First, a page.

Gross examination of the specimen showed a well-demarcated mass that was 2.5 cm × 1.6 cm × 1.5 cm in size. Cut sections showed translucent, variably sized mucoid nodules with thin septum [Figure 1]. There was no solid area. Microscopic examination showed that the tumor was composed of variably sized, well-defined myxoid nodules, separated by fibrous septa [Figure 2]a. Spindle cells and stellate cells with cytoplasmic processes were embedded in myxoid stroma [Figure 2]b. There was neither nuclear atypia nor mitosis. The tumor cells were diffusely positive for S100 and glial fibrillary acidic protein (GFAP) and were negative for epithelial membrane antigen (EMA) and CD34 [Figure 3]a and [Figure 3]b.
Figure 1: Cut sections showing mucoid nodules that are well-demarcated, translucent, glistening, and variably sized mucoid nodules with thin septum

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Figure 2: Tumor composed of multiple myxoid nodules surrounded by fibrous septum (a: H and E, ×4) and spindled or stellate tumor cells are scattered in myxoid background (b: H and E, ×10)

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Figure 3: The spindled or stellate tumor cells showing positivity for S100 (a: ×10) and negativity for epithelial membrane antigen (b: ×10)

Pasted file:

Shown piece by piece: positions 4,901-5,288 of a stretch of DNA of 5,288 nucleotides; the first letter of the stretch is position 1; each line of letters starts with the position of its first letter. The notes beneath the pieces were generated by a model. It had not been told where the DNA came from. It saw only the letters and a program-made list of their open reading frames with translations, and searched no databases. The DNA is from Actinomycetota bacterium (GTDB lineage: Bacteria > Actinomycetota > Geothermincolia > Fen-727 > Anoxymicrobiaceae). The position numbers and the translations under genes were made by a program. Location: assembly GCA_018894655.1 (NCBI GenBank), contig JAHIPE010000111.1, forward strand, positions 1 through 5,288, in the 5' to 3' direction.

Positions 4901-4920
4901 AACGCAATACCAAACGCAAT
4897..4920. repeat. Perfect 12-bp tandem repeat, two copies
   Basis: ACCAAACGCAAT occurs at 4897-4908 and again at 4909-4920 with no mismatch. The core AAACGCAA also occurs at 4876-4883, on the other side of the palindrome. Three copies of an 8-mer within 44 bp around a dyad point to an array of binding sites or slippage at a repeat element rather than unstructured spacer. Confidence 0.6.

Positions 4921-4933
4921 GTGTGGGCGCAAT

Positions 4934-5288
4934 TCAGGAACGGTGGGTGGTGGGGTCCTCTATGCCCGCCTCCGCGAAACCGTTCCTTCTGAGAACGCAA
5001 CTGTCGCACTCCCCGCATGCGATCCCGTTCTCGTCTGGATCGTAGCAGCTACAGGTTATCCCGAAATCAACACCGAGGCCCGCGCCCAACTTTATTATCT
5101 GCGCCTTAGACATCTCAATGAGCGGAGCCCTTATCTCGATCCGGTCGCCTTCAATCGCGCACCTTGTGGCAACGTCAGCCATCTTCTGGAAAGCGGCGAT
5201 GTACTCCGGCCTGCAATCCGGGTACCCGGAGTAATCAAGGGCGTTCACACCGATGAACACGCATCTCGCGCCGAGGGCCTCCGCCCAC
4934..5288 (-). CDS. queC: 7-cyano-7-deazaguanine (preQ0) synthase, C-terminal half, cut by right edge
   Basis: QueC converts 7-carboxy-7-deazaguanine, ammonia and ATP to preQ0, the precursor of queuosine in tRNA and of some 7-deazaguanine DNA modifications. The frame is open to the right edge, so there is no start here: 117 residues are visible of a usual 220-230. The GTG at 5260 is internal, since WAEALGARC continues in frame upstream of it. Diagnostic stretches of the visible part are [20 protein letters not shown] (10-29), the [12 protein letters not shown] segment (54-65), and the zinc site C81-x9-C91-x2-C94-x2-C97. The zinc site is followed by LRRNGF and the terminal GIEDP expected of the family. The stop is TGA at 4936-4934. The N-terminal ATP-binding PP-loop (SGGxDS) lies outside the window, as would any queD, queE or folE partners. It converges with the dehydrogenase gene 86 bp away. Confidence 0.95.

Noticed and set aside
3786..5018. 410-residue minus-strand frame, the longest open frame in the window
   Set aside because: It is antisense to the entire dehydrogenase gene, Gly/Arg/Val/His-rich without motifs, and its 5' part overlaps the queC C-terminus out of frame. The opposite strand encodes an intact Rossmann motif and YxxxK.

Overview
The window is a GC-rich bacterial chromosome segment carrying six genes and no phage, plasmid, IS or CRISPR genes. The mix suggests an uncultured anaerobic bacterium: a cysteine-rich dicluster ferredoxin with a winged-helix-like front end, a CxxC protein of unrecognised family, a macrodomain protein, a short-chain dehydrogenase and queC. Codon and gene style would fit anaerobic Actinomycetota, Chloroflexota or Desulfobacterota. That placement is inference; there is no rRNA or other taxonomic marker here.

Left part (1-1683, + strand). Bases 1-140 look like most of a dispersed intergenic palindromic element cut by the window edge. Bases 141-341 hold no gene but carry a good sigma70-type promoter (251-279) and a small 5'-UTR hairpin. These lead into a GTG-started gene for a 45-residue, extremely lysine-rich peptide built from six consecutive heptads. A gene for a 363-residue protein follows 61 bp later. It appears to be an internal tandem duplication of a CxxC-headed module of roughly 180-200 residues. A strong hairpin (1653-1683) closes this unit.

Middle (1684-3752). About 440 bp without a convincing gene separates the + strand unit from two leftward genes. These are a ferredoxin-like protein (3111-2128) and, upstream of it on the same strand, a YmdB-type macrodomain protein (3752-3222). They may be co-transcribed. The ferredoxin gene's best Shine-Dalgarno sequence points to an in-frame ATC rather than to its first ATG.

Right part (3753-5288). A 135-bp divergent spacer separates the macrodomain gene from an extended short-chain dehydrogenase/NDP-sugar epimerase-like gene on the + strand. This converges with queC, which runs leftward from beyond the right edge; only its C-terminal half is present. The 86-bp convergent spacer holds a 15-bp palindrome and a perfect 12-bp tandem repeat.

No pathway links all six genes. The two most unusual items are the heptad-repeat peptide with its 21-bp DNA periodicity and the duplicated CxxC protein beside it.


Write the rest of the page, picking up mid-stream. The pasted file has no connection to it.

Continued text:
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Nerve sheath myxoma is a rare, benign, soft-tissue tumor that most often presents as a soft nodule in the extremities, especially the hands. It has a high local recurrence rate when incompletely excised. NSM was initially defined as a myxoid, loosely cellular and micronodular tumor of the neural origin by Harkin and Reed.[1] Since the initial definition of NSM, there have been considerable debates about its line of differentiation and relationship with neurothekeoma. However, recent studies revealed reproducible clinical, histopathological, immunohistochemical, and genetic differences between these two entities.[2],[3] Neurothekeoma occurs more common than NSM and usually presents as a solitary mass in the head and neck.[4] Sheth et al. suggested that NSMs have a peripheral nerve sheath origin and are distinct, separate tumors from neurothekeomas.[2] In contrast, neurothekeomas of all subtypes resemble cellular fibrous histiocytomas on gene expression profiling, originate from fibroblastic cells, and may be a variant of fibrous histiocytoma.[2],[3] Immunohistochemical results are also helpful for differential diagnosis. Neurothekeoma is positive for EMA and negative for S100 and GFAP. On the other hand, NSM is diffusely positive for S100 and GFAP and negative for EMA.